Beauty is commonly defined as qualities in a person that is essentially pleasurably admired. The aspiration for an individual to want to feel beautiful is simply common sense. Don’t you want to be beautiful?
Although beauty trends within the world are constantly changing, people will always want to change the way they look in order to fit in with what society views as a “beautiful” individual. This neglects “preserving the natural beauty and unique character” that one already has but does not personally see (Lee, 1995). This isn’t necessarily a bad thing, it is just something that is either enhanced or hidden with cosmetic procedures.
These cosmetic procedures include:
- Micro-blading: A new technique in the field of permanent cosmetics for eyebrow restoration where a new eyebrow shape is tattooed onto the face (Marwah et al. 2021).
- Micro-needling: A minimally invasive procedure that uses fine needles to puncture the epidermis, releasing growth factors and inducing collagen (Hou, 2017).
- Vampire Facials: A facial that essentially uses your own blood to help promote the healthy activity of your skin cells.
- Botox: A drug that weakens or paralyses muscle, reducing skin wrinkles, enhancing features and helps treat some medical conditions (Nichols, 2020).
- Dermal Filler: Treatment given through injections to enhance certain features, usually on the face.
The problem with some of these permanent/semi-permanent procedures is that beauty trends and beauty standards are constantly changing and you may regret the procedures taken at the current time. At the current time, these procedures can provide you with your desired aesthetic, however, your desired aesthetic may differ in the future due to beauty standards or tends.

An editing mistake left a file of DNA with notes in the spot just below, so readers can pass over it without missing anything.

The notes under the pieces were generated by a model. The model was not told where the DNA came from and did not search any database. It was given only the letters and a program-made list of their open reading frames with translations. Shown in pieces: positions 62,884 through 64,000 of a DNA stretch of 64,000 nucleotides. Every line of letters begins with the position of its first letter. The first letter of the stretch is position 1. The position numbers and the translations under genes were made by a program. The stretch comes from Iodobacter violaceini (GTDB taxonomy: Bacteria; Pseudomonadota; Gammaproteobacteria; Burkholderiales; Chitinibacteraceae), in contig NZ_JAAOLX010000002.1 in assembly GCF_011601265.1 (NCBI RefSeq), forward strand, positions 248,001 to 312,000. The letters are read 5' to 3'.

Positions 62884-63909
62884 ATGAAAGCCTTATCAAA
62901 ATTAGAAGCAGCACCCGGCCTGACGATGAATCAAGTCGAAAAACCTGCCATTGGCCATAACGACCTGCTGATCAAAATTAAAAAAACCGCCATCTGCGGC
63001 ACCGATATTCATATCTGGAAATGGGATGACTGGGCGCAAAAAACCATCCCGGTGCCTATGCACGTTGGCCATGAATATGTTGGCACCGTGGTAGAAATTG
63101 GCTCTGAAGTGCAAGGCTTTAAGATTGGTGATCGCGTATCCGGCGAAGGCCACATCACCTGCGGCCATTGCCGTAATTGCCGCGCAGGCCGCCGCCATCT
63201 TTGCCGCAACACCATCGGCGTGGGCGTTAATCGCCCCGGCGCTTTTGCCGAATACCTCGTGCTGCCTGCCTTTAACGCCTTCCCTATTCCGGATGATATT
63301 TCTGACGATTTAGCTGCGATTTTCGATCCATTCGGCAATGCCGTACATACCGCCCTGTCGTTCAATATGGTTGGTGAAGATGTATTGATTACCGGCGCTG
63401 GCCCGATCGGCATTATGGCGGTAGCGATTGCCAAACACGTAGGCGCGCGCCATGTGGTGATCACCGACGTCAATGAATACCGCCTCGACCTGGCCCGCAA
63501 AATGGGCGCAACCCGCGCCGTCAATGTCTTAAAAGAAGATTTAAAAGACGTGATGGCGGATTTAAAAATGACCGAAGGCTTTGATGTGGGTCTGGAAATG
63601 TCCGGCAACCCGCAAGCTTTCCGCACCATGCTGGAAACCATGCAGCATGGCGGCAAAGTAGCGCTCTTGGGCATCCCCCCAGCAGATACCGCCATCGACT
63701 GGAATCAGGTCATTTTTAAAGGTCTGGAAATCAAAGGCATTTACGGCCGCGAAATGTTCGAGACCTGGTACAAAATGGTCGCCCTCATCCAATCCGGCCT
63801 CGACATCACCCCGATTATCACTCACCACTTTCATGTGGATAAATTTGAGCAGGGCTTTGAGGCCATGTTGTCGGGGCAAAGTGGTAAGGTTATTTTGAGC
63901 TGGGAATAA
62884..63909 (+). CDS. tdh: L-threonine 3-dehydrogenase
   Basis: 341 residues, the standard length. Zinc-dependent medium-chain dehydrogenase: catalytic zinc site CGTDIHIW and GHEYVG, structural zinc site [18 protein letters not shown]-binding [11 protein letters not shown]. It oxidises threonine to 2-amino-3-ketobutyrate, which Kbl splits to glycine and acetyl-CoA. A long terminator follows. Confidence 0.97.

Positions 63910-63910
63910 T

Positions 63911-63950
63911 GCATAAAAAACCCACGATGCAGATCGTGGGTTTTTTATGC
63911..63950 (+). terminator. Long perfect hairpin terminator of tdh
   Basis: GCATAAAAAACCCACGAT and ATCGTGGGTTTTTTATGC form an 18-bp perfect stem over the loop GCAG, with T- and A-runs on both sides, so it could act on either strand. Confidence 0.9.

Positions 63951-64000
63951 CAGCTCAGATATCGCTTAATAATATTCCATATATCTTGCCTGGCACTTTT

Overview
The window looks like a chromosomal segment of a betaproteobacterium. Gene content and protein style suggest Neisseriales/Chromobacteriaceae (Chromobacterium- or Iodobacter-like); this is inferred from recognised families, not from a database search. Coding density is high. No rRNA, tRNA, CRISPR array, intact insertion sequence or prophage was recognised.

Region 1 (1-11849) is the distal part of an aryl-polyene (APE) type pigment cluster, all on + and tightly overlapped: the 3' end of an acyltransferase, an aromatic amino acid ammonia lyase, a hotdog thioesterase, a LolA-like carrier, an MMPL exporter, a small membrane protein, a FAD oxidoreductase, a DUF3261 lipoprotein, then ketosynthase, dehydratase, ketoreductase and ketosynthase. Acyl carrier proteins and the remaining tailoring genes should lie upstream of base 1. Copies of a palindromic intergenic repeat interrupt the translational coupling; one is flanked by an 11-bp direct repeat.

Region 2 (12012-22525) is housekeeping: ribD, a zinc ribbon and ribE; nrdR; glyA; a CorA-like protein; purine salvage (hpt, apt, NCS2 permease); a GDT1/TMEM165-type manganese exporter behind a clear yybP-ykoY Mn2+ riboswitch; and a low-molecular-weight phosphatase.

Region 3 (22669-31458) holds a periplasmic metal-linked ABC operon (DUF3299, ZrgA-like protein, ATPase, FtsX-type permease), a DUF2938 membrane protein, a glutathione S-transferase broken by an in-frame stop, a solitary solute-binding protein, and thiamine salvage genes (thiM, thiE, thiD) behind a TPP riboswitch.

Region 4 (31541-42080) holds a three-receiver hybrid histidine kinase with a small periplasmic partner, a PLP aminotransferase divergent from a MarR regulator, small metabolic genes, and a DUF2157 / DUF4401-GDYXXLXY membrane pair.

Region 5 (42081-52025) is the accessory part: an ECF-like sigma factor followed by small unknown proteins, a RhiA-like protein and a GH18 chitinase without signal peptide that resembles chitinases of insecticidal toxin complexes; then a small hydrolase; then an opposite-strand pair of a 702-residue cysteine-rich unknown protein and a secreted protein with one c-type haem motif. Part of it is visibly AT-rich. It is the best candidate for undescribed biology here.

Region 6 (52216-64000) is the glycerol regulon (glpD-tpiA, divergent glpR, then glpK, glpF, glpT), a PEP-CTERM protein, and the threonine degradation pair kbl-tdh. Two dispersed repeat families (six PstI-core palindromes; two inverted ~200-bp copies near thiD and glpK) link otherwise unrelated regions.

The future of beauty is so important, especially when considering permanent or semi-permanent procedures. To help understand this concept better, there are multiple futures, the future that has become the now and the current future. So, how do you know what will be considered beautiful in the future? And what are the changes that will be made to cosmetic procedures in 10 years?
As time goes on, technology is becoming so much more advanced and there has been large economic growth of cosmetic surgical and nonsurgical procedures (Liu and Miller, 2008). Due to technology advancing, new equipment will be made to fasten the procedure time and will allow for longer healing time. The next 10 years is definitely going to have dramatic changes in terms of technology and a digital camera that shows the patient’s end results before it officially happening, is on its way. Another thing that’s for sure, is that chemicals will be cut down and the use of natural enhancements will be more common. Vampire facials are an example of this, however it is just the beginning of what is to come. People are more invested in their appearance and are ensuring that they take healthy steps to achieve their goals.
Are you excited for the future of cosmetic procedures?
Hou, A., (2017), ‘Microneedling: A Comprehensive Review’, Dermatoligic Surgery, vol. 43, no. 3, pp. 321-339 https://journals.lww.com/dermatologicsurgery/Abstract/2017/03000/Microneedling__A_Comprehensive_Review.1.aspx
Lee, K., (1995), ‘Beauty for Ever?’, Environmental Values, vol. 4, no. 3, pp. 213-225 http://www.jstor.org/stable/30301466
Liu, T., and Miller, T., (2008), ‘Economic Analysis of the Future Growth of Cosmetic Surgery Procedures’, Plastic and Reconstructive Surgery, vol. 121, no. 6, pp. 404e-412e https://journals.lww.com/plasreconsurg/Abstract/2008/06000/Economic_Analysis_of_the_Future_Growth_of_Cosmetic.39.aspx
Marwah, M., Kerure, A., and Marwah, G., (2021), ‘Microblading and the Science Behind it’, Indian Dermatology Online Journal, vol. 12, no. 1, pp. 1-5 https://www.ncbi.nlm.nih.gov/pmc/articles/PMC7982014/
Nichols, H., (2020), ‘Botox: Cosmetic and Medical Uses’, Medical News Today, viewed 29 March 2021 https://www.medicalnewstoday.com/articles/158647